CV International moves toward increase in services

By: | at 08:00 PM | Channel(s): Logistics  

By Gene Linn, AJOTIn the old days, being an NVOCC could be easy. “For a long time you just said (to your customers), ‘Here’s my route,’” said Ron Reighter, vice president of Norfolk-based CV International. Now, Reighter said, two big trends in the industry are shaking up the way CV International and many other NVOCCs do business. Shippers gain by being able to chose from a broader range of services. In CV International’s case, that includes an alternative route from the huge China market.
“The first and most important trend is security,” Reighter said. “US agencies are pushing responsibility to participants in international trade (including) the NVOCC industry.” This means, for example, that NVOCCs have a responsibility to know who they are doing business with, to help authorities determine who is a threat and who is not.
The second trend is consulting. “A lot of NVOCCs are getting more into international consulting,” said Reighter, who has worked for 30 years in international logistics in Asia and the US. “Instead of just providing services from port to port, for example, they are assisting in inland transportation as well.”
CV International is reacting to both of these trends by offering more services to its customers. “What differentiates us is that we consider ourselves a full-service international logistics company,” Reighter said. In the security area, that allows CV International to perform compliance audits for clients to ensure they meet US Customs regulations.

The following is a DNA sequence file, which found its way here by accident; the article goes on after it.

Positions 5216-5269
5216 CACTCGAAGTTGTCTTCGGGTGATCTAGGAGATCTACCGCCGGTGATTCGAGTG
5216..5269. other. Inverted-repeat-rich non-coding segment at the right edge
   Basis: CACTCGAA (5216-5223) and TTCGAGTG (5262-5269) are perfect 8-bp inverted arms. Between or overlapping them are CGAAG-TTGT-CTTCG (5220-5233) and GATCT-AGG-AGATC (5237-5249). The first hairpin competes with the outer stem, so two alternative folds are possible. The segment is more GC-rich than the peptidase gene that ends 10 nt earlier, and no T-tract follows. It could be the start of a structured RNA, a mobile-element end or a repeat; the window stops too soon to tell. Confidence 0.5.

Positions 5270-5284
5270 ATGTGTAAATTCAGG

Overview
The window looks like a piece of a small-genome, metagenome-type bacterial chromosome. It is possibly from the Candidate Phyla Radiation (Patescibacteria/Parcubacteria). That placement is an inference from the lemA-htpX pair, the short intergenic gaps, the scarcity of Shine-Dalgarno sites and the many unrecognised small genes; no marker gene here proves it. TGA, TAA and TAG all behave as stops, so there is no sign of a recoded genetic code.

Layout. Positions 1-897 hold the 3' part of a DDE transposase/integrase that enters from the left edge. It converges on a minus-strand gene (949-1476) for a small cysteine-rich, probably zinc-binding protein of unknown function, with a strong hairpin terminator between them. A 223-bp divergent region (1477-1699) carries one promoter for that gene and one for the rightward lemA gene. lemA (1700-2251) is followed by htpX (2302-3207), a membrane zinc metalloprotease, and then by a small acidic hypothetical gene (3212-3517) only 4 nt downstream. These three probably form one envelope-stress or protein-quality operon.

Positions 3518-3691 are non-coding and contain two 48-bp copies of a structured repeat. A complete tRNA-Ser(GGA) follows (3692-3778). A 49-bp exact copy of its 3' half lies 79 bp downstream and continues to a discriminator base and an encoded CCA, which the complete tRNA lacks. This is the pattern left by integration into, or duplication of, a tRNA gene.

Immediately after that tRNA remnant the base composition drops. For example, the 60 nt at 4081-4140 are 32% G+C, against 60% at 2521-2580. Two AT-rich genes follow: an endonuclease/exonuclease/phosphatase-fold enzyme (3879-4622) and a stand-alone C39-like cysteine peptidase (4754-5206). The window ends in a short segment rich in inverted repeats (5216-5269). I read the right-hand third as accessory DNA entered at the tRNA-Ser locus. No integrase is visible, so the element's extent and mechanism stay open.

On a broader scale, the company can offer services from the beginning to the end of the supply chain. A typical shipment could involve consumer goods traveling from a factory in China to a shipper’s distribution center in the US. CV International’s client is most likely a small- to medium-sized US shipper. Reighter acknowledged that larger shippers often can negotiate favorable deals with carriers on their own; NVOCCs’ traditional role is to combine smaller shipments to gain more leverage in setting rates. NVOCCs like CV International can now do much more, however.
“We inform our agent in South China (an export processing hub), and they contact the shipper to see if the cargo is ready to move,” Reighter said. “We ask them, ‘Do you need help arranging trucking to the ocean carrier? Do you need for us to book an ocean carrier?’” CV International can also arrange insurance for the shipment and help set up a Letter of Credit to pay the manufacturer.
From that point, CV International and its agent offer to collect shipping documents and pass them on to the ocean carrier. “If there are any discrepancies, the agent tackles them there,” Reighter said. “The whole idea is that when we clear Customs in the US, there are no surprises, no delays at the port.”
When the shipment is underway, CV International’s electronic trace and tracking system allows clients to monitor the status of the cargo. The NVOCC/logistics company can handle all Customs paperwork and pay Customs duties. Then it can arrange inland transportation. “For example, if the customer wants the container to go to Charlotte, we can transport it by truck from Charleston to Charlotte,” said Reighter. The client is kept informed electronically, by email or by phone. The container can be unloaded at the distribution center, or the truck can leave the container to be picked up later.
Recently, CV International began to do more than offer a full range of logistical services: It helped blaze what Reighter called the “first of its kind” all-water route for less-than-container load (LCL) consolidation from China to Norfolk. “Most of our customers are in the East, and with the all-water route. logjams at West Coast ports and rail lines are avoided,” he said. “If a shipper has only partial container loads or multiple suppliers, we can say, ‘OK, we’ll take it to this warehouse, and our agent in Shanghai, Shenzhen or Hong Kong will do the consolidation.’”
An all-water shipment from China to the East Coast used to take about a week longer than using the “land brid

American Journal of Transportation